A trio of companies has agreed to pursue a gas-to-liquids (GTL) demonstration project in Houston with the goal of bringing the technology to the gas patch, where stranded wells could be enlisted to produce synthetic crude oil.

Houston-based Biofuels Power Corp. has signed a letter of intent with ThyssenKrupp Industrial Solutions (Africa) (Pty) Ltd. and Liberty GTL Inc. to build a small-scale GTL demonstration facility with the goal of completing the facility by the end of the year.

Biofuels plans to operate the plant for a two-year demonstration period. ThyssenKrupp will provide technical services and contribute a previously operating auto-thermal reformer pilot plant of proven design, which will be used to generate synthesis gas feedstock for the production of synthetic crude oil. Liberty will provide intellectual property and operating know-how regarding crude oil synthesis along with the relevant catalyst supply. The Liberty technical team is also credited for designing the Fischer-Tropsch reactor, which will convert the synthetic gas to synthetic crude oil. The plant is to be assembled at the Houston Clean Energy Park, which is owned by Biofuels.

The companies said the "abundant supply and low cost of natural gas produced from unconventional shale resources enhances the opportunity to profitably convert natural gas to higher-value liquid fuels." They intend to optimize the design and operability of small-scale GTL facilities capable of converting 5-10 MMcf/d of natural gas into about 500 b/d of synthetic crude oil. Biofuels and Liberty are in the process of completing engineering on a 500 b/d reference plant design with the goal of deploying multiple units in North America.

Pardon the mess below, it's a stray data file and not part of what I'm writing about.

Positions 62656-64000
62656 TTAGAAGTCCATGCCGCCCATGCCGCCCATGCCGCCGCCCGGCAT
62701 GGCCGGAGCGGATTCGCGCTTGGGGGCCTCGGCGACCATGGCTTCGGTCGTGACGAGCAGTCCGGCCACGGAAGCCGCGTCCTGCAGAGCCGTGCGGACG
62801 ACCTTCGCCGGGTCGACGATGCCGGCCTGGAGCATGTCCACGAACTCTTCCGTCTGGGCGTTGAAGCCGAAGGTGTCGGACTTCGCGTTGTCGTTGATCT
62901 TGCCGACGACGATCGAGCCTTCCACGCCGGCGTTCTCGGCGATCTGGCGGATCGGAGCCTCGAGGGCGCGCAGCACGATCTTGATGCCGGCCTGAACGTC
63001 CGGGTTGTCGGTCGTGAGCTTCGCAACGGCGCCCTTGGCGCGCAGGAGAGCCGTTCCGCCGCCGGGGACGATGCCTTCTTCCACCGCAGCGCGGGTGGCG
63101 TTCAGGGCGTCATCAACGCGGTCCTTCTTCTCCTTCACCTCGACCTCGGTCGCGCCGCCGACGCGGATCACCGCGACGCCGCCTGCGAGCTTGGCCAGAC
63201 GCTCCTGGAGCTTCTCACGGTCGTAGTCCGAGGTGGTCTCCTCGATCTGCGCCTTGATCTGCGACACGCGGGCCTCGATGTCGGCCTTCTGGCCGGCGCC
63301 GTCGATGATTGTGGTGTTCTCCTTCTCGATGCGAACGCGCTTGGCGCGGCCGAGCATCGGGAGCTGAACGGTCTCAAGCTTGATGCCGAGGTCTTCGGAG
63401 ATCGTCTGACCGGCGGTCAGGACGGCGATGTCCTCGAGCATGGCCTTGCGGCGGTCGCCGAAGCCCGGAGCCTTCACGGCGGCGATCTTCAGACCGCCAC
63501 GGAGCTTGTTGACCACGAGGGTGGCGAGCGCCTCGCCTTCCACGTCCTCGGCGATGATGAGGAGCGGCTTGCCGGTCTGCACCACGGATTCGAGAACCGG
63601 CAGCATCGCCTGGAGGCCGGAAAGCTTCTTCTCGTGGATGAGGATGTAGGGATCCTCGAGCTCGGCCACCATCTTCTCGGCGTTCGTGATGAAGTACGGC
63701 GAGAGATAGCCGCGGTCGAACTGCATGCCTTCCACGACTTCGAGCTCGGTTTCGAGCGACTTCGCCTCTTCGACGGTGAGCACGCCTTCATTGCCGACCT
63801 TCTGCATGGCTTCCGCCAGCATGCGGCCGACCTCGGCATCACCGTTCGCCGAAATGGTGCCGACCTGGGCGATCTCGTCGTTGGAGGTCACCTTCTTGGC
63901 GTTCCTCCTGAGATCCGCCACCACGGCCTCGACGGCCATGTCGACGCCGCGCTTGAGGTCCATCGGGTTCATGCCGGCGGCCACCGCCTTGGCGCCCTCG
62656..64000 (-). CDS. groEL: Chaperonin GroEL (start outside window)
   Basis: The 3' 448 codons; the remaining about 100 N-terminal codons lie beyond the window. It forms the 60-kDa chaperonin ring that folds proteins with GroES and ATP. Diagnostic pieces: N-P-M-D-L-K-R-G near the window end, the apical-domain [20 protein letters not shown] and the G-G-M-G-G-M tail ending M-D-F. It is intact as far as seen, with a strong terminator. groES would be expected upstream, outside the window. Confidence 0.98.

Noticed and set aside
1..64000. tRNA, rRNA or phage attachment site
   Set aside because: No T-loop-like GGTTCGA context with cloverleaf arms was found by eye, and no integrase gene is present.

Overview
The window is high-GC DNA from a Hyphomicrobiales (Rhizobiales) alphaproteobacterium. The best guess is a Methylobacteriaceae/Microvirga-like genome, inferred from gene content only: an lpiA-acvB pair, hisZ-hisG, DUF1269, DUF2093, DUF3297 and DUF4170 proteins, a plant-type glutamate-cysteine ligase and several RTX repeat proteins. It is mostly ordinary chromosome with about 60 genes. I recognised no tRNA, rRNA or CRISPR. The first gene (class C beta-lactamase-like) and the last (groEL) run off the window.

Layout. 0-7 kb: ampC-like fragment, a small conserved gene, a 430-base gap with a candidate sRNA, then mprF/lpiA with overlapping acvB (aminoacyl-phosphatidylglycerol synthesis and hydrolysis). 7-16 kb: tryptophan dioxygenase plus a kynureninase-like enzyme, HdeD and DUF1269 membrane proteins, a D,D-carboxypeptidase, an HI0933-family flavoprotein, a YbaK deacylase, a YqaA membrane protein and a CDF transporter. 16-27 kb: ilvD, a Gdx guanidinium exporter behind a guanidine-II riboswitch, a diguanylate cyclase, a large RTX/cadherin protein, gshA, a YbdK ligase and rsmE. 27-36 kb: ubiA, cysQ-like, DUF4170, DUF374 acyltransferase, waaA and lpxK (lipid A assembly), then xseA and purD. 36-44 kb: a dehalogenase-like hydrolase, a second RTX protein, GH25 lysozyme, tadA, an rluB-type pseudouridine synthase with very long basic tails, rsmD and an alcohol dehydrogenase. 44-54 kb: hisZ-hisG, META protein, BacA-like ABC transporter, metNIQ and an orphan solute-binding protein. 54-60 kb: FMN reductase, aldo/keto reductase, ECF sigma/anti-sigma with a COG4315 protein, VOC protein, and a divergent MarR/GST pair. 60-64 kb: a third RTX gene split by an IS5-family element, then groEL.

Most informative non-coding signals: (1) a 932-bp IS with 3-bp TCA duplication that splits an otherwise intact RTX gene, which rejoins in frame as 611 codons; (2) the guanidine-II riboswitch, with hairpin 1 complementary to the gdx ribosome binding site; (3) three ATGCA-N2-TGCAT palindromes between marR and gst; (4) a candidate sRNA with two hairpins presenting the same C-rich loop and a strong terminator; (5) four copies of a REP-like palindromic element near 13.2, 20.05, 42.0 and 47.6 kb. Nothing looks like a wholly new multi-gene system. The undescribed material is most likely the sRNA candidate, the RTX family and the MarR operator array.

Target customers for the small-scale GTL plants would be operating companies facing the need to curtail or cease gas production due to a lack of gathering, processing or transmission infrastructure. "These stranded gas wells would be released for production if the planned GTL units could process the natural gas immediately after completion of the well," Biofuels said.

"This GTL pilot project is an important milestone toward our goal of installing small-scale GTL plants at stranded gas well sites," said Biofuels Power Chief Commercial Officer Eric Gadd. "The pilot plant will prove the commercial viability of deploying small-scale GTL plants in North America. With an abundant natural gas resource base, future gas-to-liquids developments like this could fill a need in the energy industry for decades to come."

The companies aren't the only ones working on an application for GTL technology in the energy patch. Primus Green Energy Inc. has a GTL solution for flared associated gas. North Dakota's Bakken Shale is a region where associated gas flaring has been particularly high (seeShale Daily, June 4). Others are pursuing small-scale GTL solutions using natural gas or biogas (see Daily GPI, March 25).